Within any company, diverse functional areas — from Human Resources to Payroll, and Operations to the CFO — need a solution that is not only flexible and scalable, but also delivers information and data in a manner that allows each to make critical business decision that impact the bottom line. At the same time, a time and labor management solution needs to serve the demands of a distributed workforce working under different circumstances, in different environments and locations.

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Going forward, a best-of-breed solution can “future proof” your organization for the trends that will impact workforce management, specifically distributed labor, in the years ahead.

  • Seamlessly aggregate data from all types of collection modes and deliver the information in an easy to understand format. Regardless of where an employee punches in, the data needs to be collectively tied together. Aggregated data allows managers and supervisors to better manage labor from a cost-savings perspective.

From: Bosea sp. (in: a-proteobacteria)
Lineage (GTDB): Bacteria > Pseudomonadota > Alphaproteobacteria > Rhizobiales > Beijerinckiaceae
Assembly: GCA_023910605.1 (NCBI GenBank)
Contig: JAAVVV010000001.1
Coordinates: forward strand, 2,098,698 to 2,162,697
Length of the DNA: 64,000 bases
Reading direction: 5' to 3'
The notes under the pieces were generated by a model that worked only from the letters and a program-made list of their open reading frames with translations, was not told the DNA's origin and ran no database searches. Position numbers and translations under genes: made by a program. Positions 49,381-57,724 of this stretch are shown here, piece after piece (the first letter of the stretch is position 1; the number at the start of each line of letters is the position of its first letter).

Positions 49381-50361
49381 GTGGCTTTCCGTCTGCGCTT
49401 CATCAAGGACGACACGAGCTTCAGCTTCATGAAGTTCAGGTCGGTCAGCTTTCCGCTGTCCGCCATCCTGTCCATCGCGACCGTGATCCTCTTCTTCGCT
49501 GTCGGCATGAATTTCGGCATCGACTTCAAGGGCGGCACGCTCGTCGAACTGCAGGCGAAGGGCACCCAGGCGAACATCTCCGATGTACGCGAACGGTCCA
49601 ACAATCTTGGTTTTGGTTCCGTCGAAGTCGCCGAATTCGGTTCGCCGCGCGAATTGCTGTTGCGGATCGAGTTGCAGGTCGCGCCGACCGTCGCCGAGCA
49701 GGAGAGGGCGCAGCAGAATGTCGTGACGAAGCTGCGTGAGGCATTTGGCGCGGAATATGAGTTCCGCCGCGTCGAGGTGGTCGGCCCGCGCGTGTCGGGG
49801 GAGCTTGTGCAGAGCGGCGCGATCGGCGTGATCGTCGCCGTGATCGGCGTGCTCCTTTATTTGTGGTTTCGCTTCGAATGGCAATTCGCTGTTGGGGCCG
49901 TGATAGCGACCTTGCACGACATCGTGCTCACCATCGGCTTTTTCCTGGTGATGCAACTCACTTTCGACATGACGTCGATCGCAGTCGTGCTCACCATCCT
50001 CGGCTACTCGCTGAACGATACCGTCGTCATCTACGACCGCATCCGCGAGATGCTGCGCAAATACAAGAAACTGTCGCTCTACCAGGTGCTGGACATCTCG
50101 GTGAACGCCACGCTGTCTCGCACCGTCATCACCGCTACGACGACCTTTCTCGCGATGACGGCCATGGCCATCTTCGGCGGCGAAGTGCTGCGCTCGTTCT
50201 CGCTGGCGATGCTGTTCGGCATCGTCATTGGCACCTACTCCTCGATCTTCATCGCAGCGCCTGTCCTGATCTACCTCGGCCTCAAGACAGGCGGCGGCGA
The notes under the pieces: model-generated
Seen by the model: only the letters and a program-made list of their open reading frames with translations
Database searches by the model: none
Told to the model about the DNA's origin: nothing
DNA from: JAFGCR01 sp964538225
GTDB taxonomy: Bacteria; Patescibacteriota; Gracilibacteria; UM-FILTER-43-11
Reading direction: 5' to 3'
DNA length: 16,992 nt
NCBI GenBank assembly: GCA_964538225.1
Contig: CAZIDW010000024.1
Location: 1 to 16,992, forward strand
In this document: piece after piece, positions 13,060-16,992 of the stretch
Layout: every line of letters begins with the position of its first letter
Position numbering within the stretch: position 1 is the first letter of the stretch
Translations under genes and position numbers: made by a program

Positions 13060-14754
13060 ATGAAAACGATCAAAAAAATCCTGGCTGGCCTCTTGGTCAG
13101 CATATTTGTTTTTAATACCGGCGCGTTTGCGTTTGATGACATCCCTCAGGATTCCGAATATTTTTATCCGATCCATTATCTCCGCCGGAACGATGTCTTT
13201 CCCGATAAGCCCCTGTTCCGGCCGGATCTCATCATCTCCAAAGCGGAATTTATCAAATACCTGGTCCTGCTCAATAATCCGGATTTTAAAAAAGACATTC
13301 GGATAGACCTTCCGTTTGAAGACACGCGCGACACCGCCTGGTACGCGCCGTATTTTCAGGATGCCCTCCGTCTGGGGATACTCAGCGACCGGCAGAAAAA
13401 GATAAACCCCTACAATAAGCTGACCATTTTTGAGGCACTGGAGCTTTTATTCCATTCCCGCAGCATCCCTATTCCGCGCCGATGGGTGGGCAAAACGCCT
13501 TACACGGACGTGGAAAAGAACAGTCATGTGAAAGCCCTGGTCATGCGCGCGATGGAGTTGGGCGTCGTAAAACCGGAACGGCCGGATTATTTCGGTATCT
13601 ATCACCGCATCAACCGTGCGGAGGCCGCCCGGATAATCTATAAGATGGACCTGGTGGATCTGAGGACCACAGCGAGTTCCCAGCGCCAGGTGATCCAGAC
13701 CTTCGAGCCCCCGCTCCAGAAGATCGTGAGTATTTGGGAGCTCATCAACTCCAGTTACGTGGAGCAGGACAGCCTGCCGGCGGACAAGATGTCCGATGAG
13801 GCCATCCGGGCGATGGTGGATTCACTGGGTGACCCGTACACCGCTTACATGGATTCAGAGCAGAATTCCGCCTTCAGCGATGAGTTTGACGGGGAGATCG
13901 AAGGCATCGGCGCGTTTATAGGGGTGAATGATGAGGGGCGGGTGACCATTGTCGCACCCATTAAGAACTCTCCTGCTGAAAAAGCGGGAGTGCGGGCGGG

• Address unique payroll rules and effectively manage compliance. The solution needs to account for federal and state wage and hour laws, as well as union contracts. The ability to generate a precise, detailed audit trail that can support compliance, wage and hour disputes, and internal benchmarking and tracking is critical.
  • Provide analytical data reporting from the system once time and attendance is merged into the payroll process. This helps managers and supervisors set and adjust schedules and compare staff count to payroll to determine the most effective ways to deploy labor.
  • Include GPS functionality to ensure security, accuracy, and compliance. This feature naturally lends itself to mobile time, attendance, and location tracking. GPS can capture, track, and verify where the employee punched in and provide a time stamp on the server to detect and avoid time theft and unauthorized changes.
  • Handle data off-line and function without cell service or Internet connectivity. The solution should be able to collect data offline, save it, and relay it once connectivity is restored.
  • Deliver data in real time so managers can make time and labor management changes on the fly, as well as utilize the device for multiple functions beyond time and attendance — such as email, presentations, payroll, and communication.
  • Issue real-time alerts when thresholds such as budgets and overtime are being reached, or flag instances when employees have punched in outside the authorized work area or have failed to punch in.